Psychological trauma involves a frightening or distressing experience where someone feels his her own safety/life or the safety of a loved one is threatened. The person’s picture of safety and security is profoundly shattered. The Australian psychological society give examples of some typical traumatic events such as experiencing: a serious accident, an armed robbery, war or terrorism, natural disasters, sexual abuse, or the suicide of a family member or friend.
Because most people have different perspectives, defining what events are ‘traumatic’ can be very subjective. For example, a five year old being lost in a busy city may find this experience traumatic, whilst an adult may find it mildly stressful or inconvenient. In this way characteristics such as developmental stage or even perceptions of one’s own competency can impact if someone perceives an event as traumatic where significant levels of helplessness and fear for one’s life or well being is experienced.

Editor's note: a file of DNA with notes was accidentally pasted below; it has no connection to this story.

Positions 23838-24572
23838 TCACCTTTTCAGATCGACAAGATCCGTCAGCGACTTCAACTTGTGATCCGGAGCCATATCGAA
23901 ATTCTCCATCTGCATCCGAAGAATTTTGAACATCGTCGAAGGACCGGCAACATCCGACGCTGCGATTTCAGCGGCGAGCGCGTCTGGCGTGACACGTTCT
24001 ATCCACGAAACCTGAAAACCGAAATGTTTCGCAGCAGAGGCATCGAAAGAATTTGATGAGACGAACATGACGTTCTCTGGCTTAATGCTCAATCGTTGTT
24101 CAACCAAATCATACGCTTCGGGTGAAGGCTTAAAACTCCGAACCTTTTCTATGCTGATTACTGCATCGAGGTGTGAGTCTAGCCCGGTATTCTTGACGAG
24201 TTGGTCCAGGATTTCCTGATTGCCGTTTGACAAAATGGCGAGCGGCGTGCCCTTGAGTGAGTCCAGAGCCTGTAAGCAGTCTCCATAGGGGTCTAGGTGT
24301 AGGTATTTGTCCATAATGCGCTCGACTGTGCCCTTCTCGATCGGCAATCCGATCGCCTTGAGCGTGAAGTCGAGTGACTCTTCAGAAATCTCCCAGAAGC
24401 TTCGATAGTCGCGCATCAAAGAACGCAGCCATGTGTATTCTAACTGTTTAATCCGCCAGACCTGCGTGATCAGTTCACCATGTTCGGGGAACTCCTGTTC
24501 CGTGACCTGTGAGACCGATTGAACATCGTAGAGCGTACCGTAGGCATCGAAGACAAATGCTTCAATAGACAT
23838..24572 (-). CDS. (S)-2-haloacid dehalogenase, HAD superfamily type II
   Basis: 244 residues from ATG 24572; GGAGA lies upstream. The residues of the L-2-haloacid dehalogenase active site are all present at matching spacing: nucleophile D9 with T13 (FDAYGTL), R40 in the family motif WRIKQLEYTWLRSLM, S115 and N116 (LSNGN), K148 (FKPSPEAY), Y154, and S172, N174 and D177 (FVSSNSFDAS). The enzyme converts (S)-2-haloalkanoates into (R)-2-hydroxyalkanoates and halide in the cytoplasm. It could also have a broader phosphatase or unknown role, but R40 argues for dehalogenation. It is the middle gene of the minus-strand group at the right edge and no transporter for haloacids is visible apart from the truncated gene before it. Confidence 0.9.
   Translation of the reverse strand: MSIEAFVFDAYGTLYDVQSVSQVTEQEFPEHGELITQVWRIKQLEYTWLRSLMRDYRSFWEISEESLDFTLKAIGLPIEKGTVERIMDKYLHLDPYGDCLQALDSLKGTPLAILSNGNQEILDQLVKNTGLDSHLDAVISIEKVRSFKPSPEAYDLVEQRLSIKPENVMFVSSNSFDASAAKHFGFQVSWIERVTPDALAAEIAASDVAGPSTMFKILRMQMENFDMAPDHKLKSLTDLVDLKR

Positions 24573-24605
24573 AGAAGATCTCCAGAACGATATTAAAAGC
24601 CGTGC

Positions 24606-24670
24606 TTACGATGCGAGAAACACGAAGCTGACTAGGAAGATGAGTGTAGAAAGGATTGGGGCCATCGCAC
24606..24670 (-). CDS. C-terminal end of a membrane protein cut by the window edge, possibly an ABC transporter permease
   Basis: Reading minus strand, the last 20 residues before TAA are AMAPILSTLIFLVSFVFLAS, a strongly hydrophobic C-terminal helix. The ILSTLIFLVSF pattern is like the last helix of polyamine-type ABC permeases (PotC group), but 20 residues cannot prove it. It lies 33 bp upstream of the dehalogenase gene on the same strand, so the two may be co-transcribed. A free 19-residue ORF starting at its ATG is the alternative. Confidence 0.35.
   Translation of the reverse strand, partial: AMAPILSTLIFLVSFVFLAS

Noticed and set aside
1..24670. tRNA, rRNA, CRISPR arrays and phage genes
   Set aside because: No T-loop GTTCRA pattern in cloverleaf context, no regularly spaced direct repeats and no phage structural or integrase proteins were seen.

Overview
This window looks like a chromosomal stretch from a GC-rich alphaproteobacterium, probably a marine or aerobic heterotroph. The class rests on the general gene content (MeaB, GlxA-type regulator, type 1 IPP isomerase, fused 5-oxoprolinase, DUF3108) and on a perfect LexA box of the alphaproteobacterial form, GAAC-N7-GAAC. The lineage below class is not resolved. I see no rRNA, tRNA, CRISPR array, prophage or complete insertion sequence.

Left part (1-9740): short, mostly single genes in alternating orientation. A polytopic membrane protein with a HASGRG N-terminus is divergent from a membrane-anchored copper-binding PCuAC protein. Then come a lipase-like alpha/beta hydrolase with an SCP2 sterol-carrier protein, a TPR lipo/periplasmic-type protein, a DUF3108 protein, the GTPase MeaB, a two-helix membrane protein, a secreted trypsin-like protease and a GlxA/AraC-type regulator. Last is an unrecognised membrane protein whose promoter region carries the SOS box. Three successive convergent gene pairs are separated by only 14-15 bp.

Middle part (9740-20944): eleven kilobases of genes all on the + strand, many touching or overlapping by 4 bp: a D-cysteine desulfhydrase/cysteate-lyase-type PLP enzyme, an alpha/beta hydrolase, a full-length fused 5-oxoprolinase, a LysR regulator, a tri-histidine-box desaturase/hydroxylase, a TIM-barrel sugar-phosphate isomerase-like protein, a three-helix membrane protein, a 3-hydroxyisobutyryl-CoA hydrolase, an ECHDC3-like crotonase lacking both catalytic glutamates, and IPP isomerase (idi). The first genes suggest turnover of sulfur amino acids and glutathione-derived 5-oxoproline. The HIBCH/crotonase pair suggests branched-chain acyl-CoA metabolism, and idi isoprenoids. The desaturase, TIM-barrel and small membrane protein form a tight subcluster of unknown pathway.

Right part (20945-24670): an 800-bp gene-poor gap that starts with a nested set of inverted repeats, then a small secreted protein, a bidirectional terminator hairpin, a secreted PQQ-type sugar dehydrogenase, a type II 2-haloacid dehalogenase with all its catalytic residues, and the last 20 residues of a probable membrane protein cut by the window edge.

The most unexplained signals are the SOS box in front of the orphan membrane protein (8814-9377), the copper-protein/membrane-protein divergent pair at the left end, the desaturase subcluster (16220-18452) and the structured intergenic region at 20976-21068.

If someone has experienced a traumatic event, it can often cause strong physical or emotional reactions and altered thinking patterns. These symptoms are very common and usually last for a couple of weeks. If you have recently experienced a traumatic event it is important to have a good support network and to feel safe. If you find that after a few weeks you are still struggling and unable to function, it is important to seek mental health help and visit a GP who can refer you to a Psychiatrist, or Psychologist.